Re: flow control and DATAGRAM

Ian Swett <> Mon, 29 October 2018 12:32 UTC

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From: Ian Swett <>
Date: Mon, 29 Oct 2018 08:32:24 -0400
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Subject: Re: flow control and DATAGRAM
To: Martin Thomson <>
Cc: Tommy Pauly <>, IETF QUIC WG <>
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Good catch Martin, I missed that in the draft as well, and I also think
it's impossibly with the proposed design.

And yes, I think Martin's proposed solution is likely the only practical
one.  In my implementation, the frame is passed up to the application
immediately, so technically QUIC processed it, and it's the application's
job to decide what to do with it.

On Mon, Oct 29, 2018 at 1:16 AM Martin Thomson <>

> Hi Tommy,
> Your slides - <
> >
> - say that DATAGRAM frames respect connection-level flow control.  I
> missed that in the draft, and I don't know how they can do that in the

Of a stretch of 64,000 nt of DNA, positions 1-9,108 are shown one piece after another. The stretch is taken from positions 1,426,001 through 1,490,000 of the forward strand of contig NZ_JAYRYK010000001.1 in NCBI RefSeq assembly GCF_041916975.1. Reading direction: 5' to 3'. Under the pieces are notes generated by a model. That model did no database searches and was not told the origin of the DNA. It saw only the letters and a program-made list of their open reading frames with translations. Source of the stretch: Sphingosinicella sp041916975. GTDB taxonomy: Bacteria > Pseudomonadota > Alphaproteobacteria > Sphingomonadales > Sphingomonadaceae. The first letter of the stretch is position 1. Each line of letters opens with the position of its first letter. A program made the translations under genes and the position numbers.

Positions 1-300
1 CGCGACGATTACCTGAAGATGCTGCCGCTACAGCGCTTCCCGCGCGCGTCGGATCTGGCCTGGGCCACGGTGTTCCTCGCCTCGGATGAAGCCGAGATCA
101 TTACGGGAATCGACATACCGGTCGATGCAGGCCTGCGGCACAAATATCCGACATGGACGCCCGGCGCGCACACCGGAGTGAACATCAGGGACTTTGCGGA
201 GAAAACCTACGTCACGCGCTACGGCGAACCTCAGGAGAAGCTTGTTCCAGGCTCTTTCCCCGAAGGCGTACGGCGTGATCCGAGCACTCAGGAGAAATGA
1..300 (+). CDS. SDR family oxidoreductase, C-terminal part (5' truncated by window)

> face of packet loss, especially when you don't necessarily retransmit
> lost DATAGRAM frames.
> For that to work, you would need a bunch more machinery to make the
> connection-level flow control sync between endpoints in the case that
> packets are lost.  A disagreement about how much flow control is used
> causes things to break down badly.  Ian and I discussed this point at
> the last meeting and quickly agreed that while it might be nice to
> have flow control for this stuff, the increase in complexity is
> considerable and (at the time) we thought it wouldn't be worth it.
> The problem that introduces is that you could end up having too many
> DATAGRAM frames arrive.  The receiver has to drop something at the
> point that it can't handle them.  And we say that when you acknowledge
> something, you processed it.  That's tricky.
> It might be easier to say that a QUIC acknowledgment for a DATAGRAM
> frame doesn't mean that it was received and processed by an
> application.  An endpoint might discard these frames before passing
> them on to applications if it doesn't have space.  In other words,
> acknowledgment of DATAGRAM means that QUIC got it, not that the
> application got it.  Sadly, that means that the QUIC acknowledgment
> machinery doesn't help the application that uses DATAGRAM all that
> much.  Also, the lower bound on reliability is 0, which isn't the best
> thing ever.
> Hard choices, I know.  I don't have a good design for maintaining
> connection-level flow control (or any back pressure mechanism with
> equivalent properties) that doesn't add both complexity and overhead.
> Cheers,
> Martin